WunHungLo

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About WunHungLo

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    Super Anarchist

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  • Location
    PNW
  • Interests
    Offshore or coastal racing and passages, navigation & tactics

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  1. WunHungLo

    Flying Fifteen: the boat for everyone

    There were 73 Flying Fifteens from around the world on the start line at the 2019 Worlds in Ireland. Still going strong and Ovington make a very nice carbon FF. None of the pics above showed singled handed sailing, but I've attached some to this post that are. They can be comfortably single handed up to 15 knots TWS upwind. After that, more effort needed. Using the double pole, self launching system with a chute launching tube like a 5o5 makes hoisting, gybing and dousing simple single handed. If you're a regular single hander in heavier breezes, then get a single reef put in the main at around 12.5% of luff length. That happens to comply with OSR Cat 4 in case you race handicap and need a means of reefing for safety compliance. Fully crewed and a reef, 25 knots is comfy too. In one design racing, a reef is unnecessary and the boat handles well in 25kn. At the last worlds, there was solid breeze for all but 2 days. The pics of the worlds by Jonny Fullerton.
  2. WunHungLo

    Flying Fifteen: the boat for everyone

    There are 10 known FF's between San Diego and British Columbia. Here's mine fully restored 2017/2018 from the keel to masthead. The class association for Canada is on Facebook at FFI-CAN As I'm the only one active in Vancouver, I race PHRF at 214 (which includes a credit for the Torqeedo Ultralite 403 outboard required for PHRF.). We do ok in a mixed fleet between the FF's 20ft LOA and 30ft LOA cruiser racers on races around the cans, and some "distance " races up to 16 or 20 miles . It's a load fun particularly when the breeze is on. We got an ORC International measurement cert just to see what the polars looked like. The rig is a Selden Alto with twin carbon poles like a 5o5 system. Not bad for a boat built in 1986
  3. WunHungLo

    Perry Sliver Class Day Sailor

    Aaah, finally going with plan A, an asymm furler. I think you will have fun with this !!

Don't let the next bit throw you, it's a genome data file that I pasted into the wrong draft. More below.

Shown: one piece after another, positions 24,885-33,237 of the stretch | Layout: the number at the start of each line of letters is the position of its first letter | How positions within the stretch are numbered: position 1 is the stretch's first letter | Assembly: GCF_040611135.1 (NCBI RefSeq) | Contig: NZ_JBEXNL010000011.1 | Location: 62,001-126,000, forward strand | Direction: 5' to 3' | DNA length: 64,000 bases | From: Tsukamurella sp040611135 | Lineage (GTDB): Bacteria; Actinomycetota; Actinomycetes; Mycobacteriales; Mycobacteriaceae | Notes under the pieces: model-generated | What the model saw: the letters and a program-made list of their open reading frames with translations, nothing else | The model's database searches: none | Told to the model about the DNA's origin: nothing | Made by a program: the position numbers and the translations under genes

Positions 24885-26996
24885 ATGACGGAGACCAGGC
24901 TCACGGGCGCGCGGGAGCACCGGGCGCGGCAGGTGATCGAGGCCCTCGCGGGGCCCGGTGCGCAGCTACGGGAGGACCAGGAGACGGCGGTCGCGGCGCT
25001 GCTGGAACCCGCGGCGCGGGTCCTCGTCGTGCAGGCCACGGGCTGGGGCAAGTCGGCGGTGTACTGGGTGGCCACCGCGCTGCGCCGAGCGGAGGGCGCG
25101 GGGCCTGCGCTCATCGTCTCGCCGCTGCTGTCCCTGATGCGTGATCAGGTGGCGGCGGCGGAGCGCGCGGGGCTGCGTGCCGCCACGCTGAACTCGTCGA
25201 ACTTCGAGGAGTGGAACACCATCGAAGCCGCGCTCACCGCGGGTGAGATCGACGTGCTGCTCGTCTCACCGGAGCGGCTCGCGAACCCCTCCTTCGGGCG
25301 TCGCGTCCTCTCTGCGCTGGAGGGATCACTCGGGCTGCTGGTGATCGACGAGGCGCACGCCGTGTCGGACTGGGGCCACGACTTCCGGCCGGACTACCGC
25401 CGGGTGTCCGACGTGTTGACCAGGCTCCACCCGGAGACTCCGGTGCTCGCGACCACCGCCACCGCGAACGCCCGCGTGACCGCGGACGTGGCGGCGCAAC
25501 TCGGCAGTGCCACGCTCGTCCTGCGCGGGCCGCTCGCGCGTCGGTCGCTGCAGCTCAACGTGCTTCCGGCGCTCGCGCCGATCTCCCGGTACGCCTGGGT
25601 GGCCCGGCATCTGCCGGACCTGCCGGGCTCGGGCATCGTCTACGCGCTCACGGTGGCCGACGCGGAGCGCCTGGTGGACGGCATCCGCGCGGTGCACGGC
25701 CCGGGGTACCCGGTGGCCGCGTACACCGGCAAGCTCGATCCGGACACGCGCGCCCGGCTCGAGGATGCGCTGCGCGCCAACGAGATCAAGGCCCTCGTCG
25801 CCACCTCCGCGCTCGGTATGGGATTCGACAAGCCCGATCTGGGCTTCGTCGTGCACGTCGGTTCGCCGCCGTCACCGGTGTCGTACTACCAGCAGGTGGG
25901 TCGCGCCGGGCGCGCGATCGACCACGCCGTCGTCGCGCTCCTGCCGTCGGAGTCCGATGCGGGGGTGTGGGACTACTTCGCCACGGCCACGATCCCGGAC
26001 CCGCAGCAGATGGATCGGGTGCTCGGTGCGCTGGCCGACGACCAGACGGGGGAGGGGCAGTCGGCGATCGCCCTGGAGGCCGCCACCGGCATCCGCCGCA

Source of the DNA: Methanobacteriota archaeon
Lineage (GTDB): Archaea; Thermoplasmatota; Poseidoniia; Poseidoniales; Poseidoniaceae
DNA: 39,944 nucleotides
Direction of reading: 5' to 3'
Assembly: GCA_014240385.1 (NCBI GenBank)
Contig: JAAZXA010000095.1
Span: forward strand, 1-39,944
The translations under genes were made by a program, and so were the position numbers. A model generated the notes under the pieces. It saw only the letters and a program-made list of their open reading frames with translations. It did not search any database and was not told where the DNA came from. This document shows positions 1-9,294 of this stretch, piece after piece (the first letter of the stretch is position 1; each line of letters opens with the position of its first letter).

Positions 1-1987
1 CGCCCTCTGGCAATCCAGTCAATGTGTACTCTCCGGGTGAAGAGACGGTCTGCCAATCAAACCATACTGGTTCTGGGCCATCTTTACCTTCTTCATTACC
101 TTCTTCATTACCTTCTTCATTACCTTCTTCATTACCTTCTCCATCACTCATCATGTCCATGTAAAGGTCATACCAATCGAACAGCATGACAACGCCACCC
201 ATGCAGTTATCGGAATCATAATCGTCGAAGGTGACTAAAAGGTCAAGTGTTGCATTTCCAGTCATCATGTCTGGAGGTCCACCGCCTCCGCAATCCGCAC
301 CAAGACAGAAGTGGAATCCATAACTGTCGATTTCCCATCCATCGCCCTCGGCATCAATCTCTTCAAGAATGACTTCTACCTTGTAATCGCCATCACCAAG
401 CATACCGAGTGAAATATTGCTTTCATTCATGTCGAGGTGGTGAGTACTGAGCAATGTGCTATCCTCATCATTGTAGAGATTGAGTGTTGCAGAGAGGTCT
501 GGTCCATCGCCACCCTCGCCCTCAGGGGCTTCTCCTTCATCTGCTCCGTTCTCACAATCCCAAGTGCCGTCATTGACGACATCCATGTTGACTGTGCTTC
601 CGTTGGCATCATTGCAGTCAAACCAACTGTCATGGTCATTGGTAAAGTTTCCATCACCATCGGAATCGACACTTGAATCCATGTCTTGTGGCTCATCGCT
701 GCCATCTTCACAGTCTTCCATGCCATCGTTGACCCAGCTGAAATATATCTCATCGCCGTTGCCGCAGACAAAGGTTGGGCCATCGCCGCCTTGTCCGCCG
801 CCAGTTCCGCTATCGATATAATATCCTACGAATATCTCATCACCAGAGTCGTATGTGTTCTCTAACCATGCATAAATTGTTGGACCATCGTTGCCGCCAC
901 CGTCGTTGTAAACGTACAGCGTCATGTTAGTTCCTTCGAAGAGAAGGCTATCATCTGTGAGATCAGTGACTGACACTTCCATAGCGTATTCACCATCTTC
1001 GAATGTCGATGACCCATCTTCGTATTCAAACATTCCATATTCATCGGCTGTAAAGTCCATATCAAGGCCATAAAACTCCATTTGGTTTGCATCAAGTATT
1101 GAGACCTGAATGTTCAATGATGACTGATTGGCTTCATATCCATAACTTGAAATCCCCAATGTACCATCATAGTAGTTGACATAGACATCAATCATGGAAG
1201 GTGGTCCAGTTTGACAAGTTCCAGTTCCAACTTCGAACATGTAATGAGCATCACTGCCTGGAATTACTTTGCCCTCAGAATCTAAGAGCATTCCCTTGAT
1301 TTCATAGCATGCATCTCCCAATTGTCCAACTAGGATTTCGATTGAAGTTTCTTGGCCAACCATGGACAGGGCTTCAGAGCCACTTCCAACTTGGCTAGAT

4. WunHungLo

    My newest project

    A number of years ago, I opened a 1953 Corton and had to run it through a coffee filter to get rid of the sediment !!
  5. WunHungLo

    My newest project

    As befitting the unpretentious designers, we had some italian, no-nonsense, reliably good reds, and a bottle that Kim brought. It disappeared too fast to get a picture of the label !! Ron brought a Rioja and a white, as he put it, token Kiwi wine "to show te flag"
  6. WunHungLo

    My newest project

    One of the more important cultural exchanges was the Marmite versus Vegemite discussion !! Oh, and Ron played his brushes and drum sticks. We have a drummer for future gigs
  7. WunHungLo

    My newest project

    I will just wear my chauffeur's uniform
  8. Not denying the usefulness of cleats, it looks like I will be the sole defender of the rail !! Having sailed in this region for 25+ yrs, and sailed around Vancouver Island five times, I think I have docked at most popular docks, and quite a few remote ones. I have been lucky I suppose, to have never been splinter bitten by the wooden rails, and like the round metal rails seen at many commercial docks, gas docks, and government docks. In docking, I can't recall wishing there was a cleat to lassoo because I came in fast enough that I needed to use it to brake. Assuming that most people approach the dock slow enough that you can step off onto the dock calmly with a line in hand, the rails give a lot of flexibility in where you position yourself. On this coast in particular, there are lots of places that harbour commercial fishing boats of varying sizes, in addition to the apparently rail-challenged leisure boat users The rails offer flexibility to tie up where there's an opening, flexibility to tie up without getting in amongst another boat's lines, and the freedom to leave without messing with other boaters' lines that invariably trap yours when you're limited to sharing cleats. When we've had to raft up as we frequently do during the Van Isle Race, or other events with many competitors, the rails have really demonstrated these positive aspects. So in the immortal words of Ronnie Johns, HTFU everyone LOL